Rise of Nightmares horde of zombie trailers


I haven’t played Rise of Nightmares. I’ll say it up front. I still don’t have an Xbox360 yet, let alone the Kinect accessory for it at this point. But I admire the project, and I have to say I’m pretty impressed by it overall.

I have no idea what Sega’s budget on this game was. But they were pouring it on with video creation, and they took a different angle in on the whole concept. Yes, it still had zombie-flaying weaponry, splashes of something red & goopy, and other standard zombie fare, but it had SO much more.

I talked about the initial Rise of Nightmares E3 trailer several months ago. The idea was you found yourself trapped, hostage to a madman, who clearly was about to perform all sorts of experimental surgery & beyond on your as-yet-still living body. That’s already different than most zombie games & movies.

About a week or so later, we are treated to the Welcome to the Nightmare video. This one introduces us to who you’re trying to save, why, and a good long glimpse of what is happening around you. Creepy doesn’t begin to describe the environment.

Then about a month or so later, we’re treated to a video that simply defies zombie killing standards. Titled “Red Band Trailer” for its gore and over the top bloodshed, Sega brings in a tactic that is quite simply not seen in the genre. All zombie games & movies are either funny, gross, or both. This one definitely put the emphasis on funny, but in a slapstick way I really haven’t seen before. Unfortunately, this video didn’t get as many views as the others. Perhaps the tactic – while it stood out against the crushing noise of other game trailers – backfired a bit? Here it is.

Now this one hit me pretty hard. I remember seeing it on TV the first time around. Usually in a zombie movie, grandpa or grandma usually buys it in some funky way in the movie, and sometimes in games. They’re usually tough old geezers, and they usually go down fighting, sacrificing themselves for the group. This isn’t that granny, she’s ornery, and I doubt she’d be tolerating idiotic scared teenager habits in zombie movies. Granny Got Censored is the title here. And she’s got a case of potty-mouth that leaves her grandkids terribly awkward & speechless. The video also introduces another uncommon element – the undead spokesman. In my opinion, everything was doing great until he started talking. It got worse at the end, when the spokesman tries to be clever.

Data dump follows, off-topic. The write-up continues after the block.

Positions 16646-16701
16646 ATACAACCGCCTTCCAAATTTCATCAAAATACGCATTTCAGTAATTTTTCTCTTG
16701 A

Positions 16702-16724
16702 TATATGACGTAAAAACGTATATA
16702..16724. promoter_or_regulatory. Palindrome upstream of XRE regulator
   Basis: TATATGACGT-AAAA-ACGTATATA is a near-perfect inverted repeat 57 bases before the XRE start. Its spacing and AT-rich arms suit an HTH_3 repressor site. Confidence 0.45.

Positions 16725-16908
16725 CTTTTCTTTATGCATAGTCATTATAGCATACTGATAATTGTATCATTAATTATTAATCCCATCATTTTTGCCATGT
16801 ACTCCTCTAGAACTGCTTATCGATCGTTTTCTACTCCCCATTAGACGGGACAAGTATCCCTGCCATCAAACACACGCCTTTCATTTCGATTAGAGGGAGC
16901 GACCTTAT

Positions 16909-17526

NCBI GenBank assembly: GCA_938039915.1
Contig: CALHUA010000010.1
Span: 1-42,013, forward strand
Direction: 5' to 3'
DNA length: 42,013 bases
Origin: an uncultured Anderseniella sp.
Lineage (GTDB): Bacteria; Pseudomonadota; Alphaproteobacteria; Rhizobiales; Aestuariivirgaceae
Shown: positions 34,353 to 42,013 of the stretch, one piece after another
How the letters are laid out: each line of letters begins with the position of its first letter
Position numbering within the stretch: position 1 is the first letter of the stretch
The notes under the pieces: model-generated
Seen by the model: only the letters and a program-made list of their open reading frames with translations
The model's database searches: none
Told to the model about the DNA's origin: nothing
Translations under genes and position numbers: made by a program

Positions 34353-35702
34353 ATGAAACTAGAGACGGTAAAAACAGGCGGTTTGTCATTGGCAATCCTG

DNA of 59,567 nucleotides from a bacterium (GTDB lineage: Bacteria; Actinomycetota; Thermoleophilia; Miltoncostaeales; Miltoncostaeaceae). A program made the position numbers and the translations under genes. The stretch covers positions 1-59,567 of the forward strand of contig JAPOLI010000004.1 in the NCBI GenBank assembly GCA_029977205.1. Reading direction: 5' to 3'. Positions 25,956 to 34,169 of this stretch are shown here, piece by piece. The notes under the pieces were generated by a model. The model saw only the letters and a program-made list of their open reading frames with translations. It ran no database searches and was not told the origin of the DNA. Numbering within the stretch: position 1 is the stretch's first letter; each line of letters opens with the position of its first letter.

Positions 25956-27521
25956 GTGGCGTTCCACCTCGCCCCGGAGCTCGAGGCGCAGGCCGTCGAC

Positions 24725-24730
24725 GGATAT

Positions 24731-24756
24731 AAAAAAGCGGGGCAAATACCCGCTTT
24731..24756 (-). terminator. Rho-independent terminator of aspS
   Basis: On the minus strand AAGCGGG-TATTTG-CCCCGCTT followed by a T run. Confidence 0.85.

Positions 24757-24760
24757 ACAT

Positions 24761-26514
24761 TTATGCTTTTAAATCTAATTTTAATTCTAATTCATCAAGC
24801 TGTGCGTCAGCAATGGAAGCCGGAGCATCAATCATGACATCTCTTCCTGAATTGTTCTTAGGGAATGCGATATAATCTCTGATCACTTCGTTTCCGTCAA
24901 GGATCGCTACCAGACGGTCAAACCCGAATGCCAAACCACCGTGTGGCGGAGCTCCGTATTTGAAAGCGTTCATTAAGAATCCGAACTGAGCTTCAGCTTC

This next one was just plain awesome. Titled Rise of Nightmares, European Vacation, this little ditty weighs in at just a little longer than the others. But the whole video is set to 1950’s-60’s-70’s style live band music. It’s like a scene from a bad sitcom, but it REALLY works well. You get to see even more of what is happening around you – the people, the places, the things you’re dealing with. It’s all very macabre while being touchy-feely-feel-good. I can’t place the music

A couple weeks later, we get another episode of Mr Undead Spokesman. This one hit TV advertising, too, if I recall correctly. He appears again, waltzing into a couple’s family room, who are also awkwardly playing some lame game, like the grandkids before were. Aghast at the living dead in their house, the couple huddles in the background, the wife bravely defending hubby, who looks like he’s about to cry. These elements are very cool. And the idea of the zombie spokesperson is a decent one – it’s definitely different, and helped the game stand out. But in the end I don’t think it works.

Beginning September 2nd or so, the trailer called Controls hit. It is about the same length as the others, but really focuses on the gamer reaction to playing the game. Three guys are taped with their real world gesturing to fight the virtual zombies. The idea is interesting – illustrating what gamers think about games is almost always worthwhile. But something fell flat here.

The game hit shelves a few days later. I think the TV commercials were still going, if I remember correctly.

So what did we get here?

Seven trailers, typically with 90 second durations – with a couple vids coming in a little shy on time. But the difference in the impact was crystal clear. I’m only using the YouTube video download stats from Sega America’s own channel as the metric here, but there is a clear winner among them.

E3 trailer 10,480
Welcome to the Nightmare 10,254
Red Band Trailer 8,140
Granny Gets Censored 4,765
European Vacation 125,945
Undead Spokesman 17,544
Controls 8,132

European Vacation crushed the skulls of the other videos, and put them down for good. In fact, that one video snuffed the entire horde of other videos, combined. 125k to 59.3k – doubled. Usually marketers like to see a crescendo effect, hitting its zenith at launch, and increasing for a short time after that. Then usually things die down pretty fast afterward.

The crescendo hit its max roughly three weeks prior to ship. Maybe that worked, maybe it didn’t – in terms of sales. I don’t know. But I don’t believe the Euro Vacation was on TV, which would have been awesome. Even cut down to 30 seconds, it could still be done.

My point in this massive diatribe mini-rant is that Sega innovated. Not only with the development side on Kinect, bringing a mature game to the hardware that had been largely kiddie turf, but with the marketing. They *tried* very hard to do something no one else had done. Even Dead Rising 2 with its zaniness couldn’t hold a candle to the funky creative ideas the Sega marketing team brought to the table.

If I wore a hat, it’d be off to the Sega folks. They tried hard, came with new ideas, and executed pretty well. Keep those brain juices flowing, guys. All the zombies just love it when you do that.

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